RES, one of the world’s biggest developers of battery storage plants, is to team up with engineering firm Lloyds Register to look at a 100MW lithium-ion battery storage plant in South Australia – to show that is a cheaper and more secure option than new transmission lines or gas plants.
The $100 million project could be built next year, in a fraction of the time it would take to build a vastly more costly, multi-billion dollar transmission line linking the renewable energy leading state with NSW or Victoria.
The announcement comes at the same time as RES and Lloyds reveal the result of modelling that shows inverter-connected solar and storage plants would likely have kept the South Australian grid stable, even with the tumultuous damage caused by the storm on September 28 that led to a state-wide blackout.
The modelling suggests that “wobbling” output of the gas generators might have been the principal cause of the instability in the grid that led to the separation from Victoria.
The ageing, slow reacting gas plants constantly overshot as they struggled to manage the system faults caused by the collapse of three major transmission lines, causing the grid to become unstable.
“(Grid) operators are faced with a huge challenge to protect energy generation supply and demand in extreme weather conditions,” said Jeremy Moon, the head of technical at RES in Australia.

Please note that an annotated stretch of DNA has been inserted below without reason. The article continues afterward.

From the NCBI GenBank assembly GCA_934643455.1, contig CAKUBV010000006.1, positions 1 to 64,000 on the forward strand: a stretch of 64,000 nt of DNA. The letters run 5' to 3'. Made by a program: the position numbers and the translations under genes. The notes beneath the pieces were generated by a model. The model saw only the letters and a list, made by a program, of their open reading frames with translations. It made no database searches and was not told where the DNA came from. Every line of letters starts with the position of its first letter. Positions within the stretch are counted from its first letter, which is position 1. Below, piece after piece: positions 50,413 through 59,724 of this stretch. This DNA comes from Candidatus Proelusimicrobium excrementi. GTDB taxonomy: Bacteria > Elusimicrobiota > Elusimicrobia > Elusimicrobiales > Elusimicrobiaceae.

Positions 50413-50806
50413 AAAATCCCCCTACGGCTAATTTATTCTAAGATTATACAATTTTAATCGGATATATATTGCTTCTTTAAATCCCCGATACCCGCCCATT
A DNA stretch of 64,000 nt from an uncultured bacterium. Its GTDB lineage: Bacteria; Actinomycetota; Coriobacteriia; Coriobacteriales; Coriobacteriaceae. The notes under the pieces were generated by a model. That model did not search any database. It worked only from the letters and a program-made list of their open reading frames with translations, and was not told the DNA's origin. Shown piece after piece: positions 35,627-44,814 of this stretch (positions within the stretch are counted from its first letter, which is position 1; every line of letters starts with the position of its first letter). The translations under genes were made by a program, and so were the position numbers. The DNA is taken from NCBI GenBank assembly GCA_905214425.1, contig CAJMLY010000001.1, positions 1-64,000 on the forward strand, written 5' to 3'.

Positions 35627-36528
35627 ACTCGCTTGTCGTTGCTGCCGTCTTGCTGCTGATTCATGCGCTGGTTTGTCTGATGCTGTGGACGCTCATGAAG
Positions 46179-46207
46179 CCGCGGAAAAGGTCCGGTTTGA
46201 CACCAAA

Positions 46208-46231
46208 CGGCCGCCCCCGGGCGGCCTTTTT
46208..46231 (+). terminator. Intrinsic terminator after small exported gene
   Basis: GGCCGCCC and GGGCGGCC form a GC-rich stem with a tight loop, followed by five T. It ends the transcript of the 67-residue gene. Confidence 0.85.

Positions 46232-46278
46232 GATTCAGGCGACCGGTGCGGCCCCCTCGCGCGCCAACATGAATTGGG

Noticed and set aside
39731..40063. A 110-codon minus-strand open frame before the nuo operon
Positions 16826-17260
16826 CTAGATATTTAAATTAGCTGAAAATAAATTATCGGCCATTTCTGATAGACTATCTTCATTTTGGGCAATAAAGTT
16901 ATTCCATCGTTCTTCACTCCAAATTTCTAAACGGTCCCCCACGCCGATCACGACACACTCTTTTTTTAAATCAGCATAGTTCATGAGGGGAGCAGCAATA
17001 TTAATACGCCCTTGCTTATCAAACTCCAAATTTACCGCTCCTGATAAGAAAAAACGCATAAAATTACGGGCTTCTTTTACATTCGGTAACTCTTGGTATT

“We understand this requires investment long-term and the adoption of new technology and solutions that enable sustainable energy provision now and in the future.”
RES has already installed 145MW of lithium-ion storage across the world, accounting for a significant share of the market in the UK and in the US, where battery storage is used to provide network services and help stabilise the grid. Lloyds role in the project is an advisory one, not as an investor.
Moon says demand for energy storage is expected to increase after the South Australia blackout, and as a result of the search for newer and flexible systems such as battery storage to ensure system security.
Most of the emphasis in the public arena has been on limiting wind and solar, building more gas plants, and investing billions in new interconnectors.
Moon, and Andrew Jones, from Lloyds, say this is not necessary. “South Australia is incredible resource rich for power,” Moon says, noting the ample wind and solar resources.
“We keep reading about power price surges and not having enough power, but it does not compute. Having a storage type solution allows you to fully utilise those assets, and get a much better outcome at a fraction of the cost, and it doesn’t lock us into a 40 year asset that consumers will have to pay for.”
Jones agrees that technology solutions in energy storage can be leveraged to help operators use more cost-effective and locally produced energy.
RES has more than 12GW of installed renewable energy capacity across the globe, including the 107MW Taralga wind farm and is currently building the 242MW Ararat wind farm. It has operated in Australia for 12 years and is also developing the Twin Creek wind project in South Australia.
Lloyd’s Register is a global engineering, technical and business services organisation wholly owned by the Lloyd’s Register Foundation, a UK charity dedicated to research and education in science and engineering.